My name is James Kretschmer. I am a 56-year-old man who was repeatedly sexually assaulted by my scout leader when I was a 12-year-old Boy Scout. My experience with the Scouts destroyed my childhood, led to depression, drug and alcohol abuse, loneliness, despair, four failed marriages, and a failed suicide attempt. I have built walls around me so thick and so tall that even my family will say that I am distant. This is the legacy of the Boy Scouts in my life.
My story is not unique. There are thousands of men (and possibly more) who say they have the same or a similar story, making this one of the largest sexual abuse scandals in modern history. Now, according to a court document filed this Tuesday, the Boy Scouts of America (BSA) has declared bankruptcy in the face of hundreds of sexual abuse lawsuits. That means that all civil litigation brought against the organization is for now on hold. It’s a tragedy for those who have bravely come forward about some of the worst moments of their lives. Why and how could this have happened? I’m of the opinion that it was simply a case of greed.
Jim Turley, the national chair of the Boy Scouts of America, wrote in an open letter that the organization went into bankruptcy so it could pay victims fairly. But I believe that, once again, the Boy Scouts are trying to escape responsibility for their actions.
It’s a pattern for the organization. Its own internal records, brought to light by court testimony rather than of its own volition or internal reckoning, show that more than 12,000 children have reported sexual abuse spanning back to the 1940s. The fact that these files — called the “perversion files” — were kept hidden by the organization is damning. Why didn’t the leadership do anything when they first got the reports 70 or 80 years ago? If they had, I might have never been assaulted decades later.
Local Boy Scouts leaders and other officials allegedly suppressed the stories of child abuse because they were trying to protect the organization’s good name. But that excuse is not good enough.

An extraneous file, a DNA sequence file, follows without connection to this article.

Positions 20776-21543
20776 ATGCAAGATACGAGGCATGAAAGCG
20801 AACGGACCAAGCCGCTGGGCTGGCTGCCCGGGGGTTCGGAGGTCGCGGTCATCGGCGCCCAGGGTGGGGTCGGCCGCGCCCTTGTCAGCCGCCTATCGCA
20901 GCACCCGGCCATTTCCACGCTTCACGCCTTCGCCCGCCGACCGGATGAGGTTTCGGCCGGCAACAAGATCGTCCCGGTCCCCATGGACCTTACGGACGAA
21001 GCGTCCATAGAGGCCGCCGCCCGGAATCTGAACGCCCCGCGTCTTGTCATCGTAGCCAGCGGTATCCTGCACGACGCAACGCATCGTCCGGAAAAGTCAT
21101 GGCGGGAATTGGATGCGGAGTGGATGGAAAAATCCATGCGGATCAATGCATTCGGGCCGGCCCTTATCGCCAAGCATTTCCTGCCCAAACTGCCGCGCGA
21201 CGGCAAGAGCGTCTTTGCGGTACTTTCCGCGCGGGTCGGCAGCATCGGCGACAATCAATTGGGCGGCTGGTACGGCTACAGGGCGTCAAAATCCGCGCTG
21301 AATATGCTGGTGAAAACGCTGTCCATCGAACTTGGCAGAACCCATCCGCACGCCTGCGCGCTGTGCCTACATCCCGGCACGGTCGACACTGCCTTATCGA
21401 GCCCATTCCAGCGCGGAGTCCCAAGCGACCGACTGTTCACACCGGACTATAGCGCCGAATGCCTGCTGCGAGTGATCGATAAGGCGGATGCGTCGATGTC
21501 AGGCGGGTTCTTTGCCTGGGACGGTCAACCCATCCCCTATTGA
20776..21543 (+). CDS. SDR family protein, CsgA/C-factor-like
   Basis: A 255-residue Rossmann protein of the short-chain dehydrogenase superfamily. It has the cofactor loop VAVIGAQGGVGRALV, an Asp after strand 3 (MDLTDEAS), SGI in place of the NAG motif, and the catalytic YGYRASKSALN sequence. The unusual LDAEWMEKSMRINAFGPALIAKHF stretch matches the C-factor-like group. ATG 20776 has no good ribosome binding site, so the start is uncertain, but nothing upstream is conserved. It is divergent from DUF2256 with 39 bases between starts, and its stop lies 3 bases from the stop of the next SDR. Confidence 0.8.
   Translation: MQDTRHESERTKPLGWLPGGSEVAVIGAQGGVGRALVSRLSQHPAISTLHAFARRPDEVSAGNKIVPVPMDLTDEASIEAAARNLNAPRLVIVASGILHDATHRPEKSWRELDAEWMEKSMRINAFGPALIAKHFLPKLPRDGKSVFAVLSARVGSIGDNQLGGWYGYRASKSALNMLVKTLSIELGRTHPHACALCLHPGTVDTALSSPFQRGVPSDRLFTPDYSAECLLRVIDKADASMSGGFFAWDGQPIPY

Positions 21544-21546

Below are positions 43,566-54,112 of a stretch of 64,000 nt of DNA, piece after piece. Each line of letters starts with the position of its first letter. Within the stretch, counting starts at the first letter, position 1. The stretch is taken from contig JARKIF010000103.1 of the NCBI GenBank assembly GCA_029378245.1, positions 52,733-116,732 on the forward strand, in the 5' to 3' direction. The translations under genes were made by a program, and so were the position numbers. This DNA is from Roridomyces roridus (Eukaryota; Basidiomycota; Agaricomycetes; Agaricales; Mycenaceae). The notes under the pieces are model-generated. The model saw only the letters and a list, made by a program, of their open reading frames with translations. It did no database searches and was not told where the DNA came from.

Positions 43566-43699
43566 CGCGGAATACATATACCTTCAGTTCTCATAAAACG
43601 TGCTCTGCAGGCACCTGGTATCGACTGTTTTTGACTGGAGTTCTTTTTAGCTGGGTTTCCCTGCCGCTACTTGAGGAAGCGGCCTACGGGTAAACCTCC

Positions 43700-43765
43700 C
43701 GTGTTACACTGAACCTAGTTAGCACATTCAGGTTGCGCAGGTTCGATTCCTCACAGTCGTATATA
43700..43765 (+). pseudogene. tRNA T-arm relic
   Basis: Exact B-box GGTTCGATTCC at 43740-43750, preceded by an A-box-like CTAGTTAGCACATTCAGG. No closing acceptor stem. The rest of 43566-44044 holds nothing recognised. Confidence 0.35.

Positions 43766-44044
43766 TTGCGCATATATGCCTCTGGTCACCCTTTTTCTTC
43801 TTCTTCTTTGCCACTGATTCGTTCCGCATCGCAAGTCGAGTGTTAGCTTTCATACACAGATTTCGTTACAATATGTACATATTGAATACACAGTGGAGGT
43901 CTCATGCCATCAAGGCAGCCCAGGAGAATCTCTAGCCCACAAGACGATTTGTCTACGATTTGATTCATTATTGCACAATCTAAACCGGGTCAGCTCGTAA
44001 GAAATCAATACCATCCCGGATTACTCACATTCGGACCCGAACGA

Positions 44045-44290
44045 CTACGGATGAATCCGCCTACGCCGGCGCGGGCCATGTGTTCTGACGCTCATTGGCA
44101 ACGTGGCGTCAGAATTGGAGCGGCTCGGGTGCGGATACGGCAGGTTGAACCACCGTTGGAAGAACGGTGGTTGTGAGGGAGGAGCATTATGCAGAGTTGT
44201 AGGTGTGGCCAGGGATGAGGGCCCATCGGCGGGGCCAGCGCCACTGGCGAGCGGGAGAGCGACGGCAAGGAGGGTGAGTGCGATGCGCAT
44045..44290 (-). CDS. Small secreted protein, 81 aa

I believe greed was the driving force behind the actions of the Boy Scouts organization, whose leaders sacrificed the childhoods of their scouts for growth and money. BSA has assets of over $1 billion, and the CEO and the board of directors make incredibly large salaries. I believe that burying these stories was a way to protect their bottom line. For decades, it’s been the same song and dance.
The Boy Scouts has already paid out over $150 million in settlements and legal fees in recent years. This week, leadership says they are filing for bankruptcy because they want anyone who has an abuse claim to come forward and be fairly compensated. But given just how many victims there likely are, I question whether the Boy Scouts will ever be able to truly pay out these claims. Will it ever cover the years of psychiatrists’ visits, counseling sessions, and medications needed to help start the healing? And what about the thousands who might not be ready to come forward? What will be left for them when and if they choose to tell their stories? Nothing?
What’s so tragic about this is that the Boy Scouts of America’s core principles are beautiful. To teach children to always be helpful to others, physically strong, mentally awake, and morally straight are powerful lessons to learn and live your life by. If Boy Scouts leadership had followed the same values that every child in the organization swore an oath to, the Boy Scouts would not be under such a dark cloud today. I, along with thousands of other scouts, deserved better from the Boy Scouts leadership we looked up to.
It is so very important for all of those who have been abused to come forward now (you can start by contacting Abused in Scouting). If you don’t come out and report now, you could lose your chance to seek the justice and help you deserve from the organization. There most likely will be a date set by the bankruptcy court, and afterward, the Boy Scouts might not have to worry about any further action against them since they will legally be considered financially unable to pay out further claims (the organization could fold, though it’s likely it will be able to survive this).
We all need to say enough is enough. Let’s not sit back and let the Boy Scouts of America off the hook this time. We need to do our very best to hold it fully accountable for the harm it allowed to happen.
James Russell Kretschmer is a survivor of Boy Scout sexual assault. He lives in Houston, Texas, and is a self-taught network engineer.